Do We Test the Ticket or the Feature in the Ticket?
This question is more for change tickets (e.g. bug fixes, feature enhancements…not new features). I am still fairly new at testing, so I have been asking a lot of questions and this was one of them. We can spend time exploring every aspect of a feature that may have been affected by a change, but does that provide the best use of my time. We only have a limited amount of time to do testing so every minute counts. To insure we are providing value to the team we need to focus on getting the best bang for those precious minutes. I believe we should test the ticket by focusing on the most risky aspects of a change. After reporting the initial risk assessment then we can focus on additional manual testing as time permits. After doing the initial manual testing, decide if any of the manual tests are valuable enough to be a candidate for automation. If so, add them to the list of tests to automate.
Test the Ticket
By testing the ticket I mean a manual exploration of the changes to a feature to insure the intent of the ticket was satisfied and its highest risks evaluated. Yes, manual. Even though I am responsible for automated testing (or checking), I first have to understand how to test manually. The automation are just running checks like a line of robots in an assembly line, it runs the same checks over and over, no real variation, just what is coded in the test.
Unfortunately, our users aren’t robots and they don’t follow the test script when using the application so manual testing is absolutely necessary to add variability like our users will. Yet, automation is a time saver for mundane tests like regression. So after we are done with manual testing, we evaluate the tests to decide if any of them are valuable enough to automate and add them to an automated test suite (e.g. regression, smoke, performance…).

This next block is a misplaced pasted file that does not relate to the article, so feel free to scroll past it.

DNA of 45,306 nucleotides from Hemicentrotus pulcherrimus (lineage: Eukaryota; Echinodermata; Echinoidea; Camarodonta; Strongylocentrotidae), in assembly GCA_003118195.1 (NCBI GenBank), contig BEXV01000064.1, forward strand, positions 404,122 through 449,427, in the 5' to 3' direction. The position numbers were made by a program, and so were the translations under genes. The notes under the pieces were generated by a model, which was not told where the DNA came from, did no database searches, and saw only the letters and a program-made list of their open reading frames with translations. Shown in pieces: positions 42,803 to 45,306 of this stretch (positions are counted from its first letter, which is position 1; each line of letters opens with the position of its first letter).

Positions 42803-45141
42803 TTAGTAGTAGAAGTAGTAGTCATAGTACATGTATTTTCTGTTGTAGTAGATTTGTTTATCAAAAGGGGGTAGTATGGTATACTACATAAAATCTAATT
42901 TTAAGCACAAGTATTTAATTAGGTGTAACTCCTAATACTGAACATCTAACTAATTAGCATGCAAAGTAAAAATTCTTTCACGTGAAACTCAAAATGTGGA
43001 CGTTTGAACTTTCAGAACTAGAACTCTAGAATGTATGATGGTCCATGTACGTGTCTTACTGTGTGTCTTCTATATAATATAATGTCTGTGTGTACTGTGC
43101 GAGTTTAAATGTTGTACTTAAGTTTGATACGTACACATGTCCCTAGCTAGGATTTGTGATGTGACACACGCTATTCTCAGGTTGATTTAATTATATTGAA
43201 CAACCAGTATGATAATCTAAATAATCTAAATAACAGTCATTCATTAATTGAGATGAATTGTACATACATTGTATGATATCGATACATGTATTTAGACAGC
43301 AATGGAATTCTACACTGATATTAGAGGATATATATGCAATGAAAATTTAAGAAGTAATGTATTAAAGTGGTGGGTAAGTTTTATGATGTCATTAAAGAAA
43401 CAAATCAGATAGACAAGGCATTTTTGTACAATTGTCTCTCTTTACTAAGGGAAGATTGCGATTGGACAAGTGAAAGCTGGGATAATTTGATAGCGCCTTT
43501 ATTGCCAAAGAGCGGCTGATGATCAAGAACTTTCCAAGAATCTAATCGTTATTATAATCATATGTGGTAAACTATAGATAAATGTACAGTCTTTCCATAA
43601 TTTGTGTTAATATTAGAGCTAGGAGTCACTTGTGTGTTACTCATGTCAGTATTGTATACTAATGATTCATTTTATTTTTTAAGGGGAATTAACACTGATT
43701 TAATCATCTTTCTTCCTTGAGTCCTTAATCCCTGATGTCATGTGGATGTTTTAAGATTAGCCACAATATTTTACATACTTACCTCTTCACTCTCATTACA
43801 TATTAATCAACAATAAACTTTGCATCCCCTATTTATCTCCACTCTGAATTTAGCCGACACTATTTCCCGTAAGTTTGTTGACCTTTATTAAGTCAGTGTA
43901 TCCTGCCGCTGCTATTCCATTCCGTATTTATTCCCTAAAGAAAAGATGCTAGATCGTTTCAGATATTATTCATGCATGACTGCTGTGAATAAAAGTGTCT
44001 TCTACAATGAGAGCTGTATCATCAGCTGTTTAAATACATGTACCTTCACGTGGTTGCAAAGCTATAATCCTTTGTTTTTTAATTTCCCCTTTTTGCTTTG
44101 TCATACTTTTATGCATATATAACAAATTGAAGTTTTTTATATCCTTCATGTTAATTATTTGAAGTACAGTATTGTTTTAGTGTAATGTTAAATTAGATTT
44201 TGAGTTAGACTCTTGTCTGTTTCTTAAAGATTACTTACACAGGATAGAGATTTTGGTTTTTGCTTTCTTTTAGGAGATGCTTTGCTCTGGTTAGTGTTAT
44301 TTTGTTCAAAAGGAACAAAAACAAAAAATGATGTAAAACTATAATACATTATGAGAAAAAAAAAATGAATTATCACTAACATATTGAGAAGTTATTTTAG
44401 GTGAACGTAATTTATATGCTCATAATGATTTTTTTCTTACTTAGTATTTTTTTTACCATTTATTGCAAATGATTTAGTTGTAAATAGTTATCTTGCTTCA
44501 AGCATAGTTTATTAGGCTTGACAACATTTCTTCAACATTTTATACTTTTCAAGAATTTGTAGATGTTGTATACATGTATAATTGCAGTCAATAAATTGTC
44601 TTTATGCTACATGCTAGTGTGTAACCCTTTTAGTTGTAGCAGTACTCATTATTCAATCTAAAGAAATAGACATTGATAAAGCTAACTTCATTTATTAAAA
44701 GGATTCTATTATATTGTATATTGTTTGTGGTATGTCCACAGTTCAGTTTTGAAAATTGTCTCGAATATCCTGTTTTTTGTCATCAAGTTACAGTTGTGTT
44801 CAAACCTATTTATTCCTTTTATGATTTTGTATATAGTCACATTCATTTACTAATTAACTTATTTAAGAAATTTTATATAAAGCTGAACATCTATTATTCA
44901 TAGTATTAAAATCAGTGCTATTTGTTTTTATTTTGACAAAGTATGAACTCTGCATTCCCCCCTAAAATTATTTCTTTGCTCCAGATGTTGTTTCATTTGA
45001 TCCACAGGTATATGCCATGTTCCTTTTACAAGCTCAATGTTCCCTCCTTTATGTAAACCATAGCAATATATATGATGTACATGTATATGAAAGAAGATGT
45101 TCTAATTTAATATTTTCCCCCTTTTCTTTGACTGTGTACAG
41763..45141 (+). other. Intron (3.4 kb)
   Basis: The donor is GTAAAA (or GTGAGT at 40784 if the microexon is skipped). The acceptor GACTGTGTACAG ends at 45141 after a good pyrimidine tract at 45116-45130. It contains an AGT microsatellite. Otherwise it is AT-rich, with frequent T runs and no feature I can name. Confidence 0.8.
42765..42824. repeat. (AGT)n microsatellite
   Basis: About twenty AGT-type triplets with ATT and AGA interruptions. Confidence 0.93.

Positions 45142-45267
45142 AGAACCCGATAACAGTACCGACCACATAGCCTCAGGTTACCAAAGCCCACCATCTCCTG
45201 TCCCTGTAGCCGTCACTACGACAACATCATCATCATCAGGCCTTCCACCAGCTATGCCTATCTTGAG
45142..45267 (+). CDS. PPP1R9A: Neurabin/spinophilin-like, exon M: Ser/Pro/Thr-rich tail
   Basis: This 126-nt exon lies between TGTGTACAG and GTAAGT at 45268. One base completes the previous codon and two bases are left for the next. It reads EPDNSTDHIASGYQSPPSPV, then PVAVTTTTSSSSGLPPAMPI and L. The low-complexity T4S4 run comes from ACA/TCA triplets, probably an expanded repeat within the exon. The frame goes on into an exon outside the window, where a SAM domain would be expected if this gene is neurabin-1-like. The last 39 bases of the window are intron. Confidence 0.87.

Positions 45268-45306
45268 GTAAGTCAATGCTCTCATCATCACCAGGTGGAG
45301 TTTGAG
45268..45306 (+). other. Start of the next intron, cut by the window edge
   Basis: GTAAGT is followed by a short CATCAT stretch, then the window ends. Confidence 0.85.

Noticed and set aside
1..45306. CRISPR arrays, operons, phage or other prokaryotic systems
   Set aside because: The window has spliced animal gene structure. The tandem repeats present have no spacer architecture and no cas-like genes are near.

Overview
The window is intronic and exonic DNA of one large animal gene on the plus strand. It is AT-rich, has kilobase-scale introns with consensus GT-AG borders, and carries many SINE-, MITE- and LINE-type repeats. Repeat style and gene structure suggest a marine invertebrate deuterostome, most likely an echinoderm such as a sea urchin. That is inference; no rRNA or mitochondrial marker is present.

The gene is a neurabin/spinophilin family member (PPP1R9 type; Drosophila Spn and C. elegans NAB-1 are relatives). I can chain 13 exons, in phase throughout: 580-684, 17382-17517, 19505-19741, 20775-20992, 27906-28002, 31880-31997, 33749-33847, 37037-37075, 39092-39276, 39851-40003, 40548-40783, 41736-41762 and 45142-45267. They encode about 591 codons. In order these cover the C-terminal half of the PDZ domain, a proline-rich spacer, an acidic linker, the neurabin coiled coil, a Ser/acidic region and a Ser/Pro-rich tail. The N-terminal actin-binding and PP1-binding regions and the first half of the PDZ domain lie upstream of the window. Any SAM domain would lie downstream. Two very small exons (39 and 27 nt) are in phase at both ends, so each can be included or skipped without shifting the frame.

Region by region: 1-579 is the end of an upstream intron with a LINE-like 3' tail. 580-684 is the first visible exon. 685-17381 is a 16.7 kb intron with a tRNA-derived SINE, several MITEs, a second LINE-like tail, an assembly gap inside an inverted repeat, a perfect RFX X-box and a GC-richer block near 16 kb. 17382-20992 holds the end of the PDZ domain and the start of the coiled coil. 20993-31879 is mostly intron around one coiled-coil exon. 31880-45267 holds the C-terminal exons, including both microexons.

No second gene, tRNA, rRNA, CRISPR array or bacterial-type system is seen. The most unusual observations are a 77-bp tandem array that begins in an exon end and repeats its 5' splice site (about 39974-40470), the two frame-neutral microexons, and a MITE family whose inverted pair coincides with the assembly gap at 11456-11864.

As the ticket progresses through the delivery pipeline, at each stage we run additional test. This way additional feedback can be had at each stage and we also increase test coverage the closer the ticket gets to delivery. By not trying to rely only on automation, we also benefit from early feedback from the manually exploration of the ticket changes. I believe we can manually explore them than automate them (IMHO). So, as soon as a ticket is ready for testing we begin exploration. A ticket is only ready after it has passed a manual code review, automated build, automated unit test, and automated code analysis. So, we have multiple gates that a ticket must pass and fast feedback at each step.
That was probably an obvious answer to seasoned testers, but it may not be pondered by new testers.The point is to focus at first on the change in the ticket as this will be the fastest way to provide feedback on the risks in delivering the ticket. Then move on to running longer running tests as the ticket moves closer to being deployed to production. Fast feedback is the name of the game.